Title: Validation and evaluation of biomarkers in workers exposed to benzene in China.
Authors: Qu, Qingshan; Shore, Roy; Li, Guilan; Jin, Ximei; Chen, Lung Chi; Cohen, Beverly; Melikian, Assieh A; Eastmond, David; Rappaport, Stephen; Li, Heyi; Rupa, Doppalapudi; Waidyanatha, Suramya; Yin, Songnian; Yan, Huifang; Meng, Min; Winnik, Witold; Kwok, Eric S C; Li, Yuying; Mu, Ruidong; Xu, Bohong; Zhang, Xiaoling; Li, Keqi
Published In Res Rep Health Eff Inst, (2003 Jun)
Abstract: This study was conducted to validate biomarkers for early detection of benzene exposure and effect in 2 phases. The main purpose of phase 1 was to determine whether these biomarkers could reliably detect differences between workers with high exposure levels and unexposed subjects, which is the minimal screening criterion for a biomarker assay. Phase 2 of the study mainly focused on evaluating the exposure-response relation, confounding factors, and sensitivities of biomarkers for low benzene exposures. The Chinese occupational population studied had a broad range of benzene exposures. On the day of biological sample collection, exposures ranged from 0.06 to 122 ppm with a median exposure of 3.2 ppm. The median of the 4-week mean benzene exposures was 3.8 ppm, and the median lifetime cumulative exposure was 51.1 ppm-years. Compared with benzene levels in collected samples, toluene levels were relatively high, with a median of 12.6 ppm (mean, 26.3 ppm), but xylene levels were low, with a median of 0.30 ppm (mean, 0.40 ppm). The biomarkers evaluated were urinary metabolites S-phenylmercapturic acid (S-PMA*), trans,trans-muconic acid (t,t-MA), hydroquinone (HQ), catechol (CAT), and phenol; albumin adducts of benzene oxide and 1,4-benzoquinone (BO-Alb and 1,4-BQ-Alb, respectively) in blood; blood cell counts; and chromosomal aberrations. Blood cell counts in this population, including red blood cells (RBCs), white blood cells (WBCs), and neutrophils, decreased significantly with increased exposures but remained in normal ranges. Chromosomal aberration data showed significant increases of chromatid breaks and total chromosomal aberrations in exposed subjects compared with unexposed subjects. Among the urinary metabolites, the levels of S-PMA and t,t-MA were significantly elevated after benzene exposures. Both markers showed significant exposure-response trends even over the exposure range from 0 to 1 ppm. However, HQ, CAT, and phenol showed significant increases only for benzene exposure levels above 5 ppm. Multiple regression analyses of these urinary metabolites on benzene exposure indicated that toluene exposure, smoking status, and cotinine levels had no significant effects on urinary metabolite levels. A time-course study estimated the half-lives of S-PMA, t,t-MA, HQ, CAT, and phenol to be 12.8, 13.7, 12.7, 15.0, and 16.3 hours, respectively. Both BO-Alb and 1,4-BQ-Alb showed strong exposure-response associations with benzene. Regression analyses showed that after adjustment for potential confounding by smoking, there was still a strong association between benzene exposure and these markers. Furthermore, the analyses for correlations among biomarkers revealed that the urinary metabolites correlated substantially with each other. The albumin adducts also correlated well with the urinary biomarkers, especially with S-PMA. BO-Alb and 1,4-BQ adducts also correlated well with each other (r = 0.74). For benzene exposure monitoring, both S-PMA and t,t-MA were judged to be good and sensitive markers, which detected benzene exposures at around 0.1 ppm and 1 ppm, respectively. But S-PMA was clearly superior to t,t-MA as a biomarker for low levels of benzene exposure.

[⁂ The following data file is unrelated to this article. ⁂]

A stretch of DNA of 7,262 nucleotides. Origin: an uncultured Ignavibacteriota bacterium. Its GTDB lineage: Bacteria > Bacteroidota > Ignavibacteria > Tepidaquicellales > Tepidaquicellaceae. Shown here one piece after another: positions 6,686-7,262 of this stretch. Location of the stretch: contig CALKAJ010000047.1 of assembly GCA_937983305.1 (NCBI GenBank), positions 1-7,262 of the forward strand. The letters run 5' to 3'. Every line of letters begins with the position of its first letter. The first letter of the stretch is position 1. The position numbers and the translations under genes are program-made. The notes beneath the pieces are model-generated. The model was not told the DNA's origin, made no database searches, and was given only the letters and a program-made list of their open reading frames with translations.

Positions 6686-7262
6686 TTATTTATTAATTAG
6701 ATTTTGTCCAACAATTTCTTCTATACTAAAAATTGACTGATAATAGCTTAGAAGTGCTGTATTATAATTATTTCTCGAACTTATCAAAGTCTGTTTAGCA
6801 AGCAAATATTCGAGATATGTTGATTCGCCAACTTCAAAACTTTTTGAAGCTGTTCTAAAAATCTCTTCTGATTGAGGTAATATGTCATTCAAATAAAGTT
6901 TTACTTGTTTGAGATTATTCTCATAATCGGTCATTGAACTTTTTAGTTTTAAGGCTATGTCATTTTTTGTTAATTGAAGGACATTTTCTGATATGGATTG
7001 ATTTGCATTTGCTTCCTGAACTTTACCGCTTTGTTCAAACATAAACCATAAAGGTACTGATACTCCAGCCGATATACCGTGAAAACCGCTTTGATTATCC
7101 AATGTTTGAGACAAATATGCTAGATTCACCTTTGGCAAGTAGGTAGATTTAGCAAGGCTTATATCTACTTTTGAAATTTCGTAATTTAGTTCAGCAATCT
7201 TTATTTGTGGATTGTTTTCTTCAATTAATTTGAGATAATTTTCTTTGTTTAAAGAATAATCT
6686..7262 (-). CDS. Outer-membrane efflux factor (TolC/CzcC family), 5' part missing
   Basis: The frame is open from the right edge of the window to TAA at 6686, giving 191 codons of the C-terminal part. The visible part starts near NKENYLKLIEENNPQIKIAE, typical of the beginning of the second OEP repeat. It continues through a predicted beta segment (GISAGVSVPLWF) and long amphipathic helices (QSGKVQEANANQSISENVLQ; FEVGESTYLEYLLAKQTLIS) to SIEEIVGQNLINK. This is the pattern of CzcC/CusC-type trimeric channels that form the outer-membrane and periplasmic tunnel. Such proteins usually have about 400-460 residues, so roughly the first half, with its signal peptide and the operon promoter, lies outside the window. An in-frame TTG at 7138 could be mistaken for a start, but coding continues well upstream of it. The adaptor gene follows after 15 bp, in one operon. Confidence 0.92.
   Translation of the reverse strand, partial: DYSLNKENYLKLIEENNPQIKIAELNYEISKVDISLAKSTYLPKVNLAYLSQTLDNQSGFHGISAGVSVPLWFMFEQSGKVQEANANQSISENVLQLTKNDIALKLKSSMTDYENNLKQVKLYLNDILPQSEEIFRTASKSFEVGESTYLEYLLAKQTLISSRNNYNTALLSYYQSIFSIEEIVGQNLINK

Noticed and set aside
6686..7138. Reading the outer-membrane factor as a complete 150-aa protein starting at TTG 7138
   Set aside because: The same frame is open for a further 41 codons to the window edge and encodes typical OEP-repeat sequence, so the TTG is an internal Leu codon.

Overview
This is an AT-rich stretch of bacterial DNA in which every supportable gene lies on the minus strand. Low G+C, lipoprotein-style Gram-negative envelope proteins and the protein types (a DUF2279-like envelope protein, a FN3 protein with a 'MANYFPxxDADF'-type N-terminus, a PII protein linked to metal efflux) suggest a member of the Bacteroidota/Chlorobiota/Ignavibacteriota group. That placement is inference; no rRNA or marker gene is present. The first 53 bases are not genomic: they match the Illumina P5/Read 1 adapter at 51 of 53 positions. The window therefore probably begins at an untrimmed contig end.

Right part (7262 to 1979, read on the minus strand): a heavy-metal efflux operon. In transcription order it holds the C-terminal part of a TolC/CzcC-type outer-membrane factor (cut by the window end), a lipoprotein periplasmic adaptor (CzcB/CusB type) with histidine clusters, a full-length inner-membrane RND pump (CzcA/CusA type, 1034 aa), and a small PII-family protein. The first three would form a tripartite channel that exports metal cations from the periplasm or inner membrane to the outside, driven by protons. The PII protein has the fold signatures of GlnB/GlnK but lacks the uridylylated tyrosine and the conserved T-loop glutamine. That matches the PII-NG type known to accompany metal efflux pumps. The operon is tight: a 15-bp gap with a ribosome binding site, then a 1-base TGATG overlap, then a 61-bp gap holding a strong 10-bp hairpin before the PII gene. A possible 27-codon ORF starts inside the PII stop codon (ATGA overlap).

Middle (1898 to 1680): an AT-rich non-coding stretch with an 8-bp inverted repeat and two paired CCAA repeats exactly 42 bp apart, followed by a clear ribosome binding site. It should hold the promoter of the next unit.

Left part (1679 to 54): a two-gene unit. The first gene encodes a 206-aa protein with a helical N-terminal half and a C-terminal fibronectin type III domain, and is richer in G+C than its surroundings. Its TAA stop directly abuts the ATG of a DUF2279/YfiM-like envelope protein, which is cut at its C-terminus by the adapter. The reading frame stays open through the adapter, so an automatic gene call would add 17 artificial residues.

PubMed ID: 12931845
MeSH Terms: Adult; Animals; Benzene Derivatives/blood; Benzene Derivatives/toxicity*; Benzene Derivatives/urine; Biological Markers/analysis*; Blood Cell Count; China/epidemiology; Chromosome Aberrations; Female; Humans; Male; Occupational Exposure/analysis*; Occupational Exposure/statistics & numerical data